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Food Adultration

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FOOD ADULTRATION Food shall be deemed to be adulterated: I. (1) If it bears or contains any poisonous or deleterious substance which may render it injurious to health; but in case the substance is not an added substance such food shall not be considered adulterated under this clause if the quantity of such substance in such food does not ordinarily render it injurious to health; (2) if it bears or contains any added poisonous or added deleterious substance other than one which is a pesticide chemical in or on a raw agricultural commodity; a food additive; or a color additive, which is unsafe within the meaning of RSA 146:21; or if it is a raw agricultural commodity and it bears or contains a pesticide chemical which is unsafe within the meaning of RSA 146:21 or if it is or it bears or contains any food additive which is unsafe within the meaning of RSA 146:21; provided that where a pesticide chemical has been used in or on a raw agricultural commodity in conformity with an exemption granted or tolerance prescribed under RSA 146:21, and such raw agricultural commodity has been subjected to processing such as canning, cooking, freezing, dehydrating, or milling, the residue of such pesticide chemical remaining in or on such processed food shall, notwithstanding the provisions of RSA 146:21, not be deemed unsafe if such residue in or on the raw agricultural commodity has been removed to the extent possible in good manufacturing practice, and the concentration


be avoided by good manufacturing practice, shall be deemed to be unsafe for purposes of the application of RSA 146:3, I(2); but when such substance is so required or cannot be so avoided, the commissioner shall promulgate regulations limiting the quantity therein or thereon to such extent as the commissioner finds necessary for the protection of public health, and any quantity exceeding the limits so fixed shall also be deemed to be unsafe for purposes of application of RSA 146:3, I(2). While such a regulation is in effect limiting the quantity of any such substance in the case of any food, such food shall not, by reason of bearing or containing any added amount of such substance, be considered to be adulterated within the meaning of RSA 146:3, I(1). In determining the quantity of such added substance to be tolerated in or on different articles of food, the commissioner shall take into account the extent to which the use of such substance is required or cannot be avoided in the production of each such article and the other ways in which the consumer may be affected by the same or other poisonous or deleterious substances. Source. 1907, 48:3. PL 139:3. 1929, 45:3, 4, 5. RL 164:3. 1943, 60:1. 1947, 61:2. RSA 146:3. 1963, 193:3, 9. 1969, 164:3. 1995, 310:183, eff. Nov. 1, 1995. Common Adulterants/Contaminants in food and Simple screening tests for their detection Adulteration in food is normally present in its most crude form, prohibited substances are either added or partly or wholly substituted.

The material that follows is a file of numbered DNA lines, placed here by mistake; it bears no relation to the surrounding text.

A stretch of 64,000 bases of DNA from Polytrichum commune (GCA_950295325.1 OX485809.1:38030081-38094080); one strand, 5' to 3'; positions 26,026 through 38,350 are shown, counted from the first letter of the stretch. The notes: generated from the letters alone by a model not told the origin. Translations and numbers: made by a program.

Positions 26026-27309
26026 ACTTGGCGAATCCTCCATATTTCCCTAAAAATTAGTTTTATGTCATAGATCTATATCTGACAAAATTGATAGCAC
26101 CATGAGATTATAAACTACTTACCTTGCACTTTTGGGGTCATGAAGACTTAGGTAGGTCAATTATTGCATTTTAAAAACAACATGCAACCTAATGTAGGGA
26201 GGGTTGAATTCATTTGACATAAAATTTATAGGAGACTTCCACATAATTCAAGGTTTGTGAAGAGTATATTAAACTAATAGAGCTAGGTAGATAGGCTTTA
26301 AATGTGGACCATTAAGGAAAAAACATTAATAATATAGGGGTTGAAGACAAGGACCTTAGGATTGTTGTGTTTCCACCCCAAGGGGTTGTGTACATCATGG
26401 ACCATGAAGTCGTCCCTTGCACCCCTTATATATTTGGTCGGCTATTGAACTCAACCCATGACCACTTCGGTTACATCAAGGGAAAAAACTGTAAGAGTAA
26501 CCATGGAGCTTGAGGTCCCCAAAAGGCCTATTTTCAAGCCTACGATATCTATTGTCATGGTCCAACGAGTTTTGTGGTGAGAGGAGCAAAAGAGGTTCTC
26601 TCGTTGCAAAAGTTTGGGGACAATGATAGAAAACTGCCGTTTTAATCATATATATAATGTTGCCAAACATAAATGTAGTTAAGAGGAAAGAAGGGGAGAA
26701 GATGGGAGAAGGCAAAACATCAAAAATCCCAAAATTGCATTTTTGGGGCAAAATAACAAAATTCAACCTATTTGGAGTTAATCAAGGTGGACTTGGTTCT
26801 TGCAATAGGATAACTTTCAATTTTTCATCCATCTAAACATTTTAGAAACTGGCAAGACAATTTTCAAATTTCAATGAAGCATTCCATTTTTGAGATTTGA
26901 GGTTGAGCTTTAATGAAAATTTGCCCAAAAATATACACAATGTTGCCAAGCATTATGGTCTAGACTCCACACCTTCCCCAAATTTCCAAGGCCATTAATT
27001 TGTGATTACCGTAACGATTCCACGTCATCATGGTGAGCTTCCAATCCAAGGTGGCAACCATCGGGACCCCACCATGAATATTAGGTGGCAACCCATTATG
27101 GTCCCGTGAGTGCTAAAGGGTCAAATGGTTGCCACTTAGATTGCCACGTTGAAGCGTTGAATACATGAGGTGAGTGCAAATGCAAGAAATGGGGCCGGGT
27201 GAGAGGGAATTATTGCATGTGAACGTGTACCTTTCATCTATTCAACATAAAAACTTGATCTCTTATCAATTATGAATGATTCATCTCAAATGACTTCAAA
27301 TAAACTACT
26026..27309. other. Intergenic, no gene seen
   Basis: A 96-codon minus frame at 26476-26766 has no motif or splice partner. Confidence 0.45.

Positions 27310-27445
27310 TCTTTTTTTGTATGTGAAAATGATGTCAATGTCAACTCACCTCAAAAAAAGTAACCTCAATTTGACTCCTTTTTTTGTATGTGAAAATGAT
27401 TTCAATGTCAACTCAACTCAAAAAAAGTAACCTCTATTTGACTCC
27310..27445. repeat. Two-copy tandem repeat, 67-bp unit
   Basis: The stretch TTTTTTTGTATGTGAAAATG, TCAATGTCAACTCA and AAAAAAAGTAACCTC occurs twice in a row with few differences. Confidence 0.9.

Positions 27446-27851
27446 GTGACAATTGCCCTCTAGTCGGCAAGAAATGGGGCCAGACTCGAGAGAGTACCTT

Continuous use of food contaminated with these metals beyond safe limits may cause these diseases Natural Contamination 20 Flouride Drinking water, sea foods, tea, etc. Excess fluoride causes fluorosis (mottling of teeth, skeletal and neurological disorders) 21 Oxalic acid Spinach, amaranth, etc. Renal calculi, cramps, failure of blood to clot 22 Gossypol Cottonseed flour and cake Cancer 23 Cyanogenetic compounds Bitter almonds, apple seeds, cassava, some beans etc. Gastro-intestinal disturbances 24 Polycyclic Aromatic Hydrocarbons(PAH) Smoked fish, meat, mineral oil-contaminated water, oils, fats and fish, especially shell-fish Cancer 25 Phalloidine (Alkaloid) Toxic mushrooms Mushroom poisoning (Hypoglycemia, convulsions, profuse watery stools, severe necrosis of liver leading to hepatic failure and death) 26 Solanine Potatoes Solanine poisoning (vomiting, abdominal pain, diarrhoea) 27 Nitrates and Nitrites Drinking water, spinach rhubarb, asparagus, etc. and meat products Methaemoglobinaemia especially in infants, cancer and tumours in the liver, kidney, trachea oesophagus and lungs. The liver is the initial site but afterwards tumours appear in other organs. 28 Asbestos (may be present in talc, Kaolin, etc. and in processed foods) Polished rice, pulses, processed foods containing anti-caking agents, etc. Absorption in particulate form by the body may produce cancer 29 Pesticide residues (beyond safe limit) All types of food Acute or chronic poisoning with damage to nerves and vital organs like liver, kidney, etc. 30 Antibiotics (beyond safe limit) Meats from antibiotic-fed animals Multiple drug resistance hardening of arteries, heart disease

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